The next day at the organic grocery store, her eyes were strangely drawn to the cucumbers, which might have made it into the salad that night had she not carefully shaved off the peel until what remained was a light green glistening “cool green fatty,” the exact phrase she giddily used to caption a Snapchat sent to an unknown contact as it transgressed her dilated canal. If porn wasn’t cheating, neither were vegetables or Snapchat. She would violate herself with increasing vigor and decreasing irony while thinking of the young African-American man with tidy cornrows who sat across from her on the train happily consumed by what was likely a rap song—not to generalize or anything, she scolded herself—playing on large headphones. He looked oddly at peace compared to everyone else on the train, his soft gaze compelled by some focal point elsewhere, his immaculate white sneakers, sacred and puffy, betraying a silent rhythm only he could hear. He got off. She got off. The cucumber snapped in half. She pinched the broken half out, then laughed, then cried.

Just life.

He was supposedly at a cafe working on the troublesome manuscript, both troublesome to him in its execution (he said one night after five glasses of wine), but more formidably, troublesome to those whose mild sensibilities and antiquated tastes just wanted to read books with plots. He wrote elusively, evasively, then resented others for not understanding. He talked to himself in the shower, as if being interviewed by Michael Silverblatt, practicing various versions of this humble monologue about being stunned, gladly, about the book’s unanimous reception. He dreamed of being translated into native languages of countries to which he would be invited for a reading, of spending the night with each city’s local nymph, of a cool breeze through the open summer window on his face as he squirted what would have been their child on hers.

You like that, huh?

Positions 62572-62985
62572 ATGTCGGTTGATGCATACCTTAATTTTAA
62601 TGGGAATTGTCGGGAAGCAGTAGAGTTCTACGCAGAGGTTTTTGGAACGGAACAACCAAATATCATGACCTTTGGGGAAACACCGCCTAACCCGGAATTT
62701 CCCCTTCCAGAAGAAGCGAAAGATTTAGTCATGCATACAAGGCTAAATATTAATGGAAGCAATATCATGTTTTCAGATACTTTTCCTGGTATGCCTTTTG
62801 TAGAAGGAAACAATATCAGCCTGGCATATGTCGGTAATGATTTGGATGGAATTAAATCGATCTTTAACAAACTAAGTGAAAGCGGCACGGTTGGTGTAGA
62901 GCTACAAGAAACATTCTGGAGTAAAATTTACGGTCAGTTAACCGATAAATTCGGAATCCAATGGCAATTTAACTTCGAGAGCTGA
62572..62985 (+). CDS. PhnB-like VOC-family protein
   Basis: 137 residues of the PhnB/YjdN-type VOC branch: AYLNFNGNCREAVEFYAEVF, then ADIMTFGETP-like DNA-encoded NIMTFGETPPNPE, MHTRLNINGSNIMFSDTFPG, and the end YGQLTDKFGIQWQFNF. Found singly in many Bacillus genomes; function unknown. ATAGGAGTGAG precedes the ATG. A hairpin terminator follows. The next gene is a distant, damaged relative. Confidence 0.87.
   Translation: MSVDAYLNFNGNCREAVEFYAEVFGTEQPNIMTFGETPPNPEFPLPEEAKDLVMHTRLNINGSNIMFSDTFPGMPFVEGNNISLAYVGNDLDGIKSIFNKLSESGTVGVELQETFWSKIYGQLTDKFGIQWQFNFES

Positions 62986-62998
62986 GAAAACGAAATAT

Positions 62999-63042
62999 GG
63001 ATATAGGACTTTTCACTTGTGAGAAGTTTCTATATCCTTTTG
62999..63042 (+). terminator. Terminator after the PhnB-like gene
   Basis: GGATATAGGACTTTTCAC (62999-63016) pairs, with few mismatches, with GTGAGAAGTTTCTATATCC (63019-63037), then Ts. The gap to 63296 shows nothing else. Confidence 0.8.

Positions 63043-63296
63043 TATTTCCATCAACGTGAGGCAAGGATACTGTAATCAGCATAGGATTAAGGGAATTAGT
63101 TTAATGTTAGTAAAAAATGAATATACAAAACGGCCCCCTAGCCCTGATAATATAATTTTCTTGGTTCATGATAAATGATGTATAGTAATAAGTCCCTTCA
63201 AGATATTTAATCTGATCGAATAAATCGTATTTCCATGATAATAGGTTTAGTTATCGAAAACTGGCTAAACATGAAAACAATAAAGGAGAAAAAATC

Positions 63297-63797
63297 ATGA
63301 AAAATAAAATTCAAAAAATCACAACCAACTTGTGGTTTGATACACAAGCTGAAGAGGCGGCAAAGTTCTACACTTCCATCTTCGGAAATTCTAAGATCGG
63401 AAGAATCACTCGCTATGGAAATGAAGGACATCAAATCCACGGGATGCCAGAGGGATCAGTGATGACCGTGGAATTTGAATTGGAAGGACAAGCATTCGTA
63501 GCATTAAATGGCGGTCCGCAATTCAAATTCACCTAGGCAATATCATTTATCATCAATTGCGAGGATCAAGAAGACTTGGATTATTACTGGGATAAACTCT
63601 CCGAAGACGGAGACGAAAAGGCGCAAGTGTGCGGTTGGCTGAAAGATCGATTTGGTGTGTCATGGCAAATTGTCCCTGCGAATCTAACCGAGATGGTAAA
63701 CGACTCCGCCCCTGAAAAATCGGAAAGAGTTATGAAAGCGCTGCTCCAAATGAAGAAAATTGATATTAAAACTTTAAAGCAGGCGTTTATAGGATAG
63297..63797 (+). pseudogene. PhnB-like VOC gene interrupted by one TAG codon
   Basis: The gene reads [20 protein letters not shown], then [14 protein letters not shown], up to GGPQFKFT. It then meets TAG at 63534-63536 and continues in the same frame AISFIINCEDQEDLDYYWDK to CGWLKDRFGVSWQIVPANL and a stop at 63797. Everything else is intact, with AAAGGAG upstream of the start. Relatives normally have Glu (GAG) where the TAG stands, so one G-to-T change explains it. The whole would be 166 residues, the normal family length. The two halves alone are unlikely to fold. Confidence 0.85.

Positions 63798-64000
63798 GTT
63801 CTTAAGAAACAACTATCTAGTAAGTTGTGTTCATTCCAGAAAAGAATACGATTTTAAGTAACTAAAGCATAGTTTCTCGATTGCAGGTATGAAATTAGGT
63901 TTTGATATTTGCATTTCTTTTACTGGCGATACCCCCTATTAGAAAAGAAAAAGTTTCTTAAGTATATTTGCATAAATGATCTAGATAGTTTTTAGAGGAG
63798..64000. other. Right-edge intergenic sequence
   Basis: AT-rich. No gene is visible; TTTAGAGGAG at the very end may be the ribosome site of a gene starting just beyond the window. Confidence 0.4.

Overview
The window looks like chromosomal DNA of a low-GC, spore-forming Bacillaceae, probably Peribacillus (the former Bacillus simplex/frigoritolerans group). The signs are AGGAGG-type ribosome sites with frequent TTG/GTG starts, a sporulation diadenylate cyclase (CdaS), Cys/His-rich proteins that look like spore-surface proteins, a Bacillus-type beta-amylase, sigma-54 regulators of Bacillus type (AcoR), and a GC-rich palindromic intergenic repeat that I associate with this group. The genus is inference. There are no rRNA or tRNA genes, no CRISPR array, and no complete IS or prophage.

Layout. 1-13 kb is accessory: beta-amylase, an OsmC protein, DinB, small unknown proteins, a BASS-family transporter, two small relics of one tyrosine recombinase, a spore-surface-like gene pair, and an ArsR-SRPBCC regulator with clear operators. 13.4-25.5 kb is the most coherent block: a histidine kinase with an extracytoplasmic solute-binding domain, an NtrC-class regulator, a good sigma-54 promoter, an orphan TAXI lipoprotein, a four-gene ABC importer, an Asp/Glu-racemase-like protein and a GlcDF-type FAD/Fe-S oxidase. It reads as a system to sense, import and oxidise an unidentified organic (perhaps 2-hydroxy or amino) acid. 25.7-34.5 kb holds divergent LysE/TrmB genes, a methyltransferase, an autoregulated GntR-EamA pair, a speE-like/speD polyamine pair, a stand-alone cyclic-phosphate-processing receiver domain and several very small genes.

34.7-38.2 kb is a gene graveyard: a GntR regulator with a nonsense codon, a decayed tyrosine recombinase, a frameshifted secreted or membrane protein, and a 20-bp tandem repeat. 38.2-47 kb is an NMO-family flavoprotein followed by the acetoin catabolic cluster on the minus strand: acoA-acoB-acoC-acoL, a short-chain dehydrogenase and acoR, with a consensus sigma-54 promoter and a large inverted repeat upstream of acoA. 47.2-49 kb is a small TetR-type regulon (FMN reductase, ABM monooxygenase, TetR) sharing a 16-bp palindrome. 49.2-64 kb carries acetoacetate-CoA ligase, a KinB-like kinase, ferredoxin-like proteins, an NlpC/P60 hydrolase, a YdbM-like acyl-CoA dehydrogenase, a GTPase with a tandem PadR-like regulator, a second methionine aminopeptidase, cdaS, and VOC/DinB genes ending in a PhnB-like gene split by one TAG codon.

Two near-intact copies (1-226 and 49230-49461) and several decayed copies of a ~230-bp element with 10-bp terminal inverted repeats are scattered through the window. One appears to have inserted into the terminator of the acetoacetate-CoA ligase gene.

He went to a beer garden—which he had a tendency to, after his first book, correct people as being a biergarten, he would austerely say with a strained German accent—and sat alone at one of the long wooden benches in the back. He would always remember this night, the night they broke up, because when he returned she had bloodshot eyes, not from drugs, but crying; the eyes of the latter, as he had witnessed, and would witness in every relationship he attempted, would always be looking directly at him as if he were not there, for after years of emotional bargaining, supplication, and denial, each of these women would finally realize he was just an apparition playing a person, an asshole playing a writer, a child playing a man. He pressed his palms into his eyes, as if rubbing out the day’s bland memories. Behind his eyelids, in place sleep’s euphoria and death’s kindness, he imagined a local nymph with new bangs, a bleached anus, and a recent enema approach him with a cucumber martini, the round garnish sliced thin like the world’s slowest castration, each painful bloody moment stacked together into time. Bars were less places to go than places to wonder if one should have gone elsewhere. They played awful music, though of course musical taste, as all cultural penchants, were “clearly subjective,” a phrase thoughtful white people used in order to forfeit any arguments in which their race might be indicted. Between songs, near silence was broken by a woman’s expectant shriek, then the manic click of her friend’s heels. They were blond but had dark roots digging at their skulls. They hugged and immediately began reporting, loudly, every detail of their vacuous day. Over the fence, high on a sill before a window it came from, a white cat looked black in silhouette. He tried to find two eyes, however ephemeral, or feline. It would have been enough. A Black Keys song started playing, its guitar riff stolen from the blues, which was essentially black spiritual music colonized by a white corporate music industry, he proudly thought, raising his head from his beer to scoff at the song, looking around for corroborators, until finally air-crashing a cymbal, sardonically of course, when the time came.